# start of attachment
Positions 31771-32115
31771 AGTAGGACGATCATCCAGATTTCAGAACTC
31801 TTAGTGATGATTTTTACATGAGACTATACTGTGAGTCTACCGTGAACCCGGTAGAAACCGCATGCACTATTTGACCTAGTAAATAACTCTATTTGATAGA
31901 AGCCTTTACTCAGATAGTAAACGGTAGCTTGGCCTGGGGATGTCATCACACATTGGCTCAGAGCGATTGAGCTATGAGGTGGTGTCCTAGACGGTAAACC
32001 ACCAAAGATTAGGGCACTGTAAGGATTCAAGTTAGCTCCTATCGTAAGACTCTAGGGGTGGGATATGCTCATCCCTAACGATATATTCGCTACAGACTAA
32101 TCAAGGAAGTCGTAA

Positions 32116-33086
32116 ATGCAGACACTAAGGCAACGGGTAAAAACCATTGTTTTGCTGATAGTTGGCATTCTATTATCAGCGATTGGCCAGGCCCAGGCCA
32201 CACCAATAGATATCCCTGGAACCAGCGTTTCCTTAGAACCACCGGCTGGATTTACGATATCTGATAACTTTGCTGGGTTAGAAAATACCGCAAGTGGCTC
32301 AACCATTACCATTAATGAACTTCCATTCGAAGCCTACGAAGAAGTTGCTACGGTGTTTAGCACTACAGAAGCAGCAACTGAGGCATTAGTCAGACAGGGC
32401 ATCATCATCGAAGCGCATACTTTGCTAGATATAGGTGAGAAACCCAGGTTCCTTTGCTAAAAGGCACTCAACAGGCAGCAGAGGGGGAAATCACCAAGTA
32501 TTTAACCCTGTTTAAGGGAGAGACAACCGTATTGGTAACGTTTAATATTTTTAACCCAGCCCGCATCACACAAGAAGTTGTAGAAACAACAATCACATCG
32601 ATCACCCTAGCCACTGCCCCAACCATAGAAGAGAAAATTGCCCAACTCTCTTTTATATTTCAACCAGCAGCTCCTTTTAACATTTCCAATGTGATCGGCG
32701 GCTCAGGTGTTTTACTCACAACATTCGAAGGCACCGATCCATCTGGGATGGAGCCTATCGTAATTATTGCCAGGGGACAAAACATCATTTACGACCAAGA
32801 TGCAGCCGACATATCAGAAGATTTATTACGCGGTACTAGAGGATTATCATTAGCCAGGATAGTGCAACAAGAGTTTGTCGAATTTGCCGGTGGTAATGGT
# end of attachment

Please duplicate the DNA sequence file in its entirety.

Positions 31771-32115
31771 AGTAGGACGATCATCCAGATTTCAGAACTC
31801 TTAGTGATGATTTTTACATGAGACTATACTGTGAGTCTACCGTGAACCCGGTAGAAACCGCATGCACTATTTGACCTAGTAAATAACTCTATTTGATAGA
31901 AGCCTTTACTCAGATAGTAAACGGTAGCTTGGCCTGGGGATGTCATCACACATTGGCTCAGAGCGATTGAGCTATGAGGTGGTGTCCTAGACGGTAAACC
32001 ACCAAAGATTAGGGCACTGTAAGGATTCAAGTTAGCTCCTATCGTAAGACTCTAGGGGTGGGATATGCTCATCCCTAACGATATATTCGCTACAGACTAA
32101 TCAAGGAAGTCGTAA

Positions 32116-33086
32116 ATGCAGACACTAAGGCAACGGGTAAAAACCATTGTTTTGCTGATAGTTGGCATTCTATTATCAGCGATTGGCCAGGCCCAGGCCA
32201 CACCAATAGATATCCCTGGAACCAGCGTTTCCTTAGAACCACCGGCTGGATTTACGATATCTGATAACTTTGCTGGGTTAGAAAATACCGCAAGTGGCTC
32301 AACCATTACCATTAATGAACTTCCATTCGAAGCCTACGAAGAAGTTGCTACGGTGTTTAGCACTACAGAAGCAGCAACTGAGGCATTAGTCAGACAGGGC
32401 ATCATCATCGAAGCGCATACTTTGCTAGATATAGGTGAGAAACCCAGGTTCCTTTGCTAAAAGGCACTCAACAGGCAGCAGAGGGGGAAATCACCAAGTA
32501 TTTAACCCTGTTTAAGGGAGAGACAACCGTATTGGTAACGTTTAATATTTTTAACCCAGCCCGCATCACACAAGAAGTTGTAGAAACAACAATCACATCG
32601 ATCACCCTAGCCACTGCCCCAACCATAGAAGAGAAAATTGCCCAACTCTCTTTTATATTTCAACCAGCAGCTCCTTTTAACATTTCCAATGTGATCGGCG
32701 GCTCAGGTGTTTTACTCACAACATTCGAAGGCACCGATCCATCTGGGATGGAGCCTATCGTAATTATTGCCAGGGGACAAAACATCATTTACGACCAAGA
32801 TGCAGCCGACATATCAGAAGATTTATTACGCGGTACTAGAGGATTATCATTAGCCAGGATAGTGCAACAAGAGTTTGTCGAATTTGCCGGTGGTAATGGT